Gimme Shelter

Tempe officials need to keep thinking about the design of Tempe Beach Park

Phoenix wouldn't be Phoenix without its illusions about water. All its boats and pools and golf greens, all its fountains, irrigated farm fields and backyards have helped to turn some fairly extravagant wet dreams into everyday occurrences.

That may be why last week's formal opening of Tempe's Rio Salado project seemed more like an ordinary day at the Tempe Beach than the long-awaited première of the latest in the Valley's centurylong string of hydraulic wonders. That string began with dams and canals built to grow crops and has ended here at the brink of the new millennium with water features, like Tempe's downtown lake, built to cultivate new rows of downtown business.

It's a thoroughly urban idea -- the largest real estate venture this land-locked city has undertaken in quite a while. Tempe officials say the project has reclaimed more than 800 acres from the river's flood plain. Much of that will go to private development.

And lots of people hate it for that. They fret that all the hotel, retail and housing developments planned for the lakefront will turn Tempe from a folksy place into a big ugly city -- a process that has been under way for some time. They fume about the project's cost, and how that money could have gone instead toward improving the city's existing social and physical fabric, which has frayed considerably in some neighborhoods.

Lost in the squabbling has been any sort of meaningful discussion about the design of the lakeside trails, parks and open spaces planned around the waterfront.

It's almost tempting to think the design of the area doesn't matter. So long as the water supply holds up, desert people will flock to the edge of the downtown tub just to stare at all its liquid and light. They've done that whenever floods have roared through. And last summer, when the lake began filling, flocks of people clambered nightly past the construction debris just to watch the dry river bottom change from kitty litter to sunsplash.

But Valley cities have done a fairly poor job of thinking about the identity of the landscapes surrounding rivers, washes and canals. They've often given the job of landscape design to quarry and land-fill operators. Or they've ceded the task to engineers who have devoted too much attention to how things work, too little to how they look.

There's no questioning the grand ambition of Rio Salado. At two miles long and 1,200 feet across at its widest spot, the new lake and surroundings -- stretching along the river bottom from just east of Priest Drive to just west of McClintock Road -- amount to the largest open-space project built on the east side of the Valley since the Indian Bend Wash.

The project includes trails that run almost continuously around the lakefront, with stops along the way for public art and places to picnic or to launch and tie up boats. The project also includes a significant expansion of Tempe Beach Park, the city's oldest park, with plans for a marina on the north side of the lake, near Rural Road.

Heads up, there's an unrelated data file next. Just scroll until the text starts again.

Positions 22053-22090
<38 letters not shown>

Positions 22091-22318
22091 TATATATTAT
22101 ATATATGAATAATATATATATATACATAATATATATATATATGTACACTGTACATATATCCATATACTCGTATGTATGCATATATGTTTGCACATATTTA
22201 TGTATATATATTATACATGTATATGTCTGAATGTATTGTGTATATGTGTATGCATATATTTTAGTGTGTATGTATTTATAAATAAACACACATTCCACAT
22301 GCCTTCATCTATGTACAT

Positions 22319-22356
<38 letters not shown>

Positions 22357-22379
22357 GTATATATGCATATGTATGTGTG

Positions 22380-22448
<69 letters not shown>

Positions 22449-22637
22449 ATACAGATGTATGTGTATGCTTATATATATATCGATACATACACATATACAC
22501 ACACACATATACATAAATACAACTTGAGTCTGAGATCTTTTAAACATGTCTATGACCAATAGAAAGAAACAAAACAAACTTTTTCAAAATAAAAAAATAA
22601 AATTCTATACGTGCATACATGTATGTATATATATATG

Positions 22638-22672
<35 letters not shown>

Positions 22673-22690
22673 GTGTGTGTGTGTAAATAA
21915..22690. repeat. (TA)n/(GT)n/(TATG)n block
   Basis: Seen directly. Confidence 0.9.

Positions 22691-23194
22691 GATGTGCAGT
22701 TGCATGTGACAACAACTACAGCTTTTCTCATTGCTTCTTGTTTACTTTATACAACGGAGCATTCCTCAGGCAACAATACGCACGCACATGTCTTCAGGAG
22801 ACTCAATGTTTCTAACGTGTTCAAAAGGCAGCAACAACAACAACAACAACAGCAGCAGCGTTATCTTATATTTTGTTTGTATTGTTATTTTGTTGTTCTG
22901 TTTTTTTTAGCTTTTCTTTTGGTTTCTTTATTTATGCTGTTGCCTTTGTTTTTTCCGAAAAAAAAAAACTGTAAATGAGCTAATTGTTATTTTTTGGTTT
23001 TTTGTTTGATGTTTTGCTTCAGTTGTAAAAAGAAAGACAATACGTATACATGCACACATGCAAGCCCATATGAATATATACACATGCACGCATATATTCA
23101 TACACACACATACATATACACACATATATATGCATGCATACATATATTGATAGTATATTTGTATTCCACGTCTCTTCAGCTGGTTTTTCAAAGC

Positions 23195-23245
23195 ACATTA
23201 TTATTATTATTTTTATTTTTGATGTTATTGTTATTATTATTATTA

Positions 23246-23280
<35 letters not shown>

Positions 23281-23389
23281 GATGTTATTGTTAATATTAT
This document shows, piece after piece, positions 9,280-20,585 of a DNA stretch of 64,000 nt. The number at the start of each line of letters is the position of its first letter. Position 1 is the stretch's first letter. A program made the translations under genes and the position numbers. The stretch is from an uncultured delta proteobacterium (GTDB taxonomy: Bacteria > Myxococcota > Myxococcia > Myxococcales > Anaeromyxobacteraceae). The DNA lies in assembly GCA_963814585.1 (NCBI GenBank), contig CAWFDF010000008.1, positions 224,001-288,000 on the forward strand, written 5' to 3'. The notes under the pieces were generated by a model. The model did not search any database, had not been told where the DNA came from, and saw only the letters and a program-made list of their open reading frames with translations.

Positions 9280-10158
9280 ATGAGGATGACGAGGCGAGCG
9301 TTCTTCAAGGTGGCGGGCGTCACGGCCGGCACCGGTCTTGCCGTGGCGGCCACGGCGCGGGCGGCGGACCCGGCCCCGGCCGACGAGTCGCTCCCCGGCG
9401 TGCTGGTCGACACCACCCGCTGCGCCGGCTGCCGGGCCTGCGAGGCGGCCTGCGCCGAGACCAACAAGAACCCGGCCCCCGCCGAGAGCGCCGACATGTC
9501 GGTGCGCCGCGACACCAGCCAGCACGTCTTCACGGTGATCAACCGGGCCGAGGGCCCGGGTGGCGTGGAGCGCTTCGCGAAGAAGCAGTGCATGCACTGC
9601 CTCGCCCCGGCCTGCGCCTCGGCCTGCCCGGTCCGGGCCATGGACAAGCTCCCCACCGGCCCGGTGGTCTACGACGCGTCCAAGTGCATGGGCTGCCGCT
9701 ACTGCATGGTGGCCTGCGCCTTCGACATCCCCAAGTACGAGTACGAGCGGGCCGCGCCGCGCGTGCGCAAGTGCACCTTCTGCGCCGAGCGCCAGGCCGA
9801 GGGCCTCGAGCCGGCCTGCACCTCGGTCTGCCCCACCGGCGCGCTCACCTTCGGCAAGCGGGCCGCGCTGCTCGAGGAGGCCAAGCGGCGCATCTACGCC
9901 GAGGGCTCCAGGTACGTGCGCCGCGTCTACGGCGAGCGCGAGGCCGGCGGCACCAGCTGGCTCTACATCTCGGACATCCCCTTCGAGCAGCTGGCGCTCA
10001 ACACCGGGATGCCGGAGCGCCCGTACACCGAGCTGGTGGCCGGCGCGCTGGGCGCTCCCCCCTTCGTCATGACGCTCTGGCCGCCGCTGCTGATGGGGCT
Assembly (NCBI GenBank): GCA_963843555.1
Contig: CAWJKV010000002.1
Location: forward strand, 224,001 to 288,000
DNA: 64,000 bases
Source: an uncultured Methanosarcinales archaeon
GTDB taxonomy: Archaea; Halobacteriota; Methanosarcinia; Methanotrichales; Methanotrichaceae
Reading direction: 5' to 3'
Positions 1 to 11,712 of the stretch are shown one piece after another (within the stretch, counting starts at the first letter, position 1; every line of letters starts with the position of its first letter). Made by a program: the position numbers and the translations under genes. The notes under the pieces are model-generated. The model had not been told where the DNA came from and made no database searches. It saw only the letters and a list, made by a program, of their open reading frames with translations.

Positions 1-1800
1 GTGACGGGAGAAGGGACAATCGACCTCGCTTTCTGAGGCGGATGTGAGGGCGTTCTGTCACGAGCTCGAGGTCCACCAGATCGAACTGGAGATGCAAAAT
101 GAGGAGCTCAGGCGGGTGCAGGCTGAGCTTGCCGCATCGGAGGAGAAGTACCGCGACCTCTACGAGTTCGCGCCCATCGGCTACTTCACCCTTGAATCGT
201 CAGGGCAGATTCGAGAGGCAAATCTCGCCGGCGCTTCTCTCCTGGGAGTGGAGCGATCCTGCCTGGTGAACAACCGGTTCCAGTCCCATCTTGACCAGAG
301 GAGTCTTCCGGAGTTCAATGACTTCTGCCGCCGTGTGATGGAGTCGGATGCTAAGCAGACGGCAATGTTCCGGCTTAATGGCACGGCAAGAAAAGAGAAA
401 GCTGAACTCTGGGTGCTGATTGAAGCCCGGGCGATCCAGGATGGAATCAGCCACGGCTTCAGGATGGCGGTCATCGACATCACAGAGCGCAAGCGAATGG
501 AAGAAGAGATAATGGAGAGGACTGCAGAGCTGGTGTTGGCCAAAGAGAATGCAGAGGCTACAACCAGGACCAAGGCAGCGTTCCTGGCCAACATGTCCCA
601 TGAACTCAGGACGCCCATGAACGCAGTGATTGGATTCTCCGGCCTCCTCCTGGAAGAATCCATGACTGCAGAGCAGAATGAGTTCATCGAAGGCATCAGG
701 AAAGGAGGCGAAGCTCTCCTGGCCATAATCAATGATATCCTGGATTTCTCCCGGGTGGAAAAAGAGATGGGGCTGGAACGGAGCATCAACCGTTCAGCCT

The design for these spaces and amenities has been in the works for much of this decade -- a lengthy process with numerous starts, stops and changes in personnel. No fewer than eight different design teams produced general and specific plans for all aspects of the project.

The city initially developed a master plan for the area, which called for parkland, playgrounds, gateways, marinas, lighthouses and extensive landscaping. But the cost of building it in a single shot -- and fears that waiting for the money to do the work might delay the arrival of the lake -- prompted city officials to begin designing and building a variety of fast-track improvements.

The result is a project that began with the good idea of bringing people close to the water, but ends with some formulaic, thoughtless and occasionally preposterous solutions for doing that.

Other than the water, there's little here that you wouldn't find in a generic suburban park. You have the usual slalom of trails through a schizophrenic landscape -- still being installed -- of desert plants and sod. And a few essential things are missing. For instance, when the Rio Salado crew expanded Tempe Beach Park down to the water, it tore out the children's playground and didn't replace it. And at the park and elsewhere, the project is screaming for additional shade and trees.

The public art included as part of the package has been either sequestered in undesirable niches or incorporated as meaningless detail. The most unfortunate setting by far belongs to a tile mural slapped on the side of the Red Mountain Freeway's retaining wall, on the north side of the river between Mill Avenue and Rural Road.

Yet it isn't nearly as unfortunate as the redesign this project has brought to Tempe Beach Park -- what city officials have taken to calling the "jewel" of the waterfront.

The redesign began with the sensible idea of rerouting Rio Salado Parkway, which used to separate the park from the river. The road now runs along the south edge of the park. And the park descends all the way to the waterfront. The architectural firm Cella Barr chocked the area full of grassy knolls, planters, barbecue grills, some needed rest rooms, lots of concrete pathways, a large waterfront plaza and a gateway.

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